Friday, April 28, 2006

Jenny Lewis and the Watson Twins @ Shepherds Bush Empire

What was really great and what was really wrong about this gig was perfectly encapsulated in the version of Born Secular that Jenny Lewis, the Watson Twins, and their band played just before going off for the encore. On Jenny’s debut solo album Rabbit Fur Coat, it’s a gorgeous song – with plaintive, painful lyrics, and swoonsome harmonies from the Twins. Live onstage at the Shepherd’s Bush Empire it’s a bit of a different beast. The melodies and harmonies still send a tingle up the spine. But what’s this? Heavy, overpowering bass sound, and drums kicking in and suppressing the beauty of the song. And when Jenny Lewis, closely followed by the Watson Twins and the rest of the band all leave the stage, the bass player and drummer remain to continue an extended jam. Then the bass player departs, leaving us with a crashing drum solo. Now the drummer is pretty good at his craft, but I don’t go to Jenny Lewis gigs to hear drum solos! Let’s leave that to the old rockers - please.

The beefed-up full band sound works really well for up-tempo country rockers like brilliant new song Jack Killed Mom, but the delicate beauty of the quieter songs, and particularly the Watson’s vocals, (like my favourite Happy) get lost a bit in the rhythm section, with the bass set a bit too high. However, it’s not all bad. We get a few glimpses of the quieter beauty, most notably in the songs Jenny performs solo (such as Rabbit Fur Coat) and just accompanied by the Watson Twins (there was one particularly lovely untitled new song).

And the encore was to die for – a solo performance of Melt Your Heart, then Jenny and the Twins doing an acapella version of the Shirelles’ I Met Him on a Sunday, and the closer, a cover of the traditional gospel song Cold Jordan which turns into a celebratory clap hands, stamp feet piece of joy – complete with a swirling glitterball swathing the Empire in little flecks of light. It’s a wonderful finale, and enough to make me forget any previous disappointments.

To complain too much would be churlish. Lewis is a consummate performer, with a great voice and whole set worth of amazing songs which stretch beyond her short debut album. She really doesn’t need to return to her other job fronting Rilo Kiley. So on balance, a bit of a winner, but she needs to tone down the drums, and that bloody bass, and let the true beauty shine through.

Here's a couple of songs from Rabbit Fur Coat, plus another couple from their recent KCRW session - that new song and Cold Jordan.

Download: Jenny Lewis and the Watson Twins: Happy
Download: Jenny Lewis and the Watson Twins: New (untitled) song (live KCRW)
Download: Jenny Lewis and the Watson Twins: Cold Jordan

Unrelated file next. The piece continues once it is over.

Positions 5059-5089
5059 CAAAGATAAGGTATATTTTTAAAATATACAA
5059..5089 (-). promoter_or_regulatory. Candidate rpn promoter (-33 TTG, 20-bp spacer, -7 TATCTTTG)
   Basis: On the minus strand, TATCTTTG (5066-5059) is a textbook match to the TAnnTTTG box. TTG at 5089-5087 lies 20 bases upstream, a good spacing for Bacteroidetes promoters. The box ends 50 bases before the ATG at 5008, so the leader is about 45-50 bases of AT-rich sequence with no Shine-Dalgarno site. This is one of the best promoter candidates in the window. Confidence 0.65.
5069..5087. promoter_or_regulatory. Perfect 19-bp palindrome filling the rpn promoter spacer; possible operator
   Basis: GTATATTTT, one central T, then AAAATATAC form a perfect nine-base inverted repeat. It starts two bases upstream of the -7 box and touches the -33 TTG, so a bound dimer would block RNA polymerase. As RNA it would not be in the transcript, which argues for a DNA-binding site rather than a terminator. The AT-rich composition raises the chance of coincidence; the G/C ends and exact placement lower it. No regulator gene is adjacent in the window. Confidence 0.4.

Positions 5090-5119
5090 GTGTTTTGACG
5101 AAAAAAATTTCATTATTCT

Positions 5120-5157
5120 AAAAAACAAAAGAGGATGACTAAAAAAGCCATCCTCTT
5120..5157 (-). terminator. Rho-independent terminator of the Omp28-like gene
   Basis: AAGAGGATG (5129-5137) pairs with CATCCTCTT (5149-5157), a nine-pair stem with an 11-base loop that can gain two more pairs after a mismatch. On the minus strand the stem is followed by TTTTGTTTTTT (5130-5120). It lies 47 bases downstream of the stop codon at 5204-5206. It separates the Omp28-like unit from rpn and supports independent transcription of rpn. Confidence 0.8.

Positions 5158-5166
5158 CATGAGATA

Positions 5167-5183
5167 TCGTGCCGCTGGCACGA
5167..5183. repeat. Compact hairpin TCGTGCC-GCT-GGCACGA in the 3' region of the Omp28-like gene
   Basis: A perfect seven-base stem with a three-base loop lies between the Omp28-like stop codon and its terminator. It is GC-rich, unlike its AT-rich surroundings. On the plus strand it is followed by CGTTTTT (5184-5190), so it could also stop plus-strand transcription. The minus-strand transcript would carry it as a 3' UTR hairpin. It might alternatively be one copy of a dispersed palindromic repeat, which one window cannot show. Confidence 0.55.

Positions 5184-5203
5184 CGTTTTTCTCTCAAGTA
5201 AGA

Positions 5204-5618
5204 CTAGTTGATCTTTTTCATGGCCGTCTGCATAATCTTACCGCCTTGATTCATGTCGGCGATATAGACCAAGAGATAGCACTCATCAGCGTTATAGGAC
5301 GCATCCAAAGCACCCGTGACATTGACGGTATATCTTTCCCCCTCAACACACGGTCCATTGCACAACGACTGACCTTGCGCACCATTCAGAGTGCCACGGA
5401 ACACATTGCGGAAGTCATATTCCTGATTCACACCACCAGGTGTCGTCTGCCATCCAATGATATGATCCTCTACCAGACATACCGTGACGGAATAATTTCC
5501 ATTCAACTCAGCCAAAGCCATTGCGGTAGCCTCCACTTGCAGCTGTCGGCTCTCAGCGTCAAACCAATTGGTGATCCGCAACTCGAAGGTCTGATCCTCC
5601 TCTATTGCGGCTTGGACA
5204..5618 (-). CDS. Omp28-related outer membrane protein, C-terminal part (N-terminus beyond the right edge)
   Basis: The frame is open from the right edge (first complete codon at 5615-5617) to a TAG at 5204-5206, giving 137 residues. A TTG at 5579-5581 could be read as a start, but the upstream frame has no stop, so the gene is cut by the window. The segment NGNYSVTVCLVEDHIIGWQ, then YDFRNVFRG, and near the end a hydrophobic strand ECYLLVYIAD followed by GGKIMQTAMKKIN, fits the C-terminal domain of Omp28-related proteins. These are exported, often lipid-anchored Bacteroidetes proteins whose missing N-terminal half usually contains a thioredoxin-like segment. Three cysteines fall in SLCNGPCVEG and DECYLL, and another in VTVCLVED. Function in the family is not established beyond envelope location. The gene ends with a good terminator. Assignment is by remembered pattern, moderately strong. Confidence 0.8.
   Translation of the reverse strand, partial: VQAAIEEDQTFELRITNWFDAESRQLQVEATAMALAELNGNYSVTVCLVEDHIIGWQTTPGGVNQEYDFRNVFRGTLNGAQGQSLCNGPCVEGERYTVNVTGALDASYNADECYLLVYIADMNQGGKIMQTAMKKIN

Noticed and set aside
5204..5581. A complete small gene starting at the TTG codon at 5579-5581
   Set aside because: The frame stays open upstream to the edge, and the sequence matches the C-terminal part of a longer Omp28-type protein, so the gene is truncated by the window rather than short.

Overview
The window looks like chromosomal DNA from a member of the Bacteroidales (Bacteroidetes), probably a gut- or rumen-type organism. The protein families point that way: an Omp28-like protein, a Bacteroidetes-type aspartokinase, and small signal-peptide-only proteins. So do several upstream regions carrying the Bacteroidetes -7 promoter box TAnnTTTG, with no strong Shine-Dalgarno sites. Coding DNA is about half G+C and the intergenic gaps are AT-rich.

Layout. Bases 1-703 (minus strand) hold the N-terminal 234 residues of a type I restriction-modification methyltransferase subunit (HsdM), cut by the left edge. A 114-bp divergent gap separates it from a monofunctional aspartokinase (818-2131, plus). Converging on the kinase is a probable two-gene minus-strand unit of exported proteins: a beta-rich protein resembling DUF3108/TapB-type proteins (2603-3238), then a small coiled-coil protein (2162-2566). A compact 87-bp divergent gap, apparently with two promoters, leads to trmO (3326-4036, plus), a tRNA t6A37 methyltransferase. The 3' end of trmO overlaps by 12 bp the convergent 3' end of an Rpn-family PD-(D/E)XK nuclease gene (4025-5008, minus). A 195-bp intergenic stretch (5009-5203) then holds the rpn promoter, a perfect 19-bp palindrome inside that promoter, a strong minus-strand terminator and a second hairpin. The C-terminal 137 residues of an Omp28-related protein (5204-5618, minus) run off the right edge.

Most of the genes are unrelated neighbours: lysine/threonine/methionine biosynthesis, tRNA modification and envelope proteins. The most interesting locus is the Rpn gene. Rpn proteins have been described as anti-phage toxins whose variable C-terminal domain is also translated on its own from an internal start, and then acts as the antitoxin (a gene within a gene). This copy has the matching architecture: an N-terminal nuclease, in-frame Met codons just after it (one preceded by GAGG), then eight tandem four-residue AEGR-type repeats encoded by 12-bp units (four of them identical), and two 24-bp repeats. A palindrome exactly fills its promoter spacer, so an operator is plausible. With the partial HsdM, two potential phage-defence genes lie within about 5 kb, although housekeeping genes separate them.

Download: Jenny Lewis and the Watson Twins: It Wasn't Me

Buy Rabbit Fur Coat

My pics from the gig are a bit ropey, on account of being perched in the gods, up on the third balcony. Ushtastic has some better ones on his Flickr site.

Wednesday, April 26, 2006

The Scream team are back!

...and not just back on this blog, after yesterday's celebration of Give Out But Don't Give Up. They're back proper. Of course we already knew this, but I've finally got my hands on a copy of Country Girl (thanks Some Velvet Blog), so to celebrate, I'm posting it with a live version of the same song, which may or may not have been recorded at their recent Astoria comeback show. They're both brilliant, though the live version doesn't have that ace Maggie May-esque mandolin bit that the studio version does. Good to have them back.

Download: Primal Scream - Country Girl
Download: Primal Scream - Country Girl (live)

The return to rock 'n' roll isn't the only connection between the new album and Give Out... They're also using a William Eggleston photo for the cover (above). They previously used one of his photos on the cover of Give Out... (see yesterday's post for that one).

And you can check out the video here (you'll need Quicktime). Or if you do YouTube, here. It's basically a solo version of many a British night out, expect dressed in a cowgirl outfit and set in California. Bob looks good in the Nudie Suit though...

Tuesday, April 25, 2006

Give out but don't give up

Do I love the new Primal Scream single Country Girl? As 'The Dude' in The Big Lebowksi would say “Does the Pope shit in the woods?” After the average-ness of Evil Heat, this is a blistering return to form. The Scream do rock ‘n’ roll again! And there was a great feature on them in the Observer Music Monthly on Sunday, featuring Bobby Gillespie on the cover, wearing a Nudie Suit in full messianic pose!

Maybe then it’s time to re-evaluate their previous major rock ‘n’ roll excursion – 1994’s Give Out But Don’t Give Up. It wasn’t too well received at the time, including by myself. But I really didn’t know much better. I got into music via a combination of acid house and Madchester, and then moved onto indie rock. Screamadelica was exactly my thing. I hadn’t heard of (never mind heard) Exile on Main Street or Let it Bleed. Stax horns had never troubled my ears. Now I have, and count these among my favourite music, so listening to Give Out…again is a real treat.

Sure it’s derivative, and wears its influences loud and proud for all to see. But it’s also a great album. It’s got a dirty, Southern rock ‘n’ roll swagger. It’s got funk, soul, and plaintive ballads. It’s got clich├ęd, sleazy lyrics. It’s got The sweet voice of Denise Johnson. Heck, it’s even got George Clinton bringing the calls to groove. What’s not to like?